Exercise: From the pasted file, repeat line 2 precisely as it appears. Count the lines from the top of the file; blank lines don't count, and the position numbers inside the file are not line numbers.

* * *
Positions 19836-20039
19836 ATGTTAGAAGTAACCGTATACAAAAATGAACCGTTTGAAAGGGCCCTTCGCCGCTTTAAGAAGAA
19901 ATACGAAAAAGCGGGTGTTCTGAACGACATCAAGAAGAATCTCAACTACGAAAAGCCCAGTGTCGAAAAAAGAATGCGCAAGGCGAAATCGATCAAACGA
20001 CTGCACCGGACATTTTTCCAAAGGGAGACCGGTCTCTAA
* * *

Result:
19836 ATGTTAGAAGTAACCGTATACAAAAATGAACCGTTTGAAAGGGCCCTTCGCCGCTTTAAGAAGAA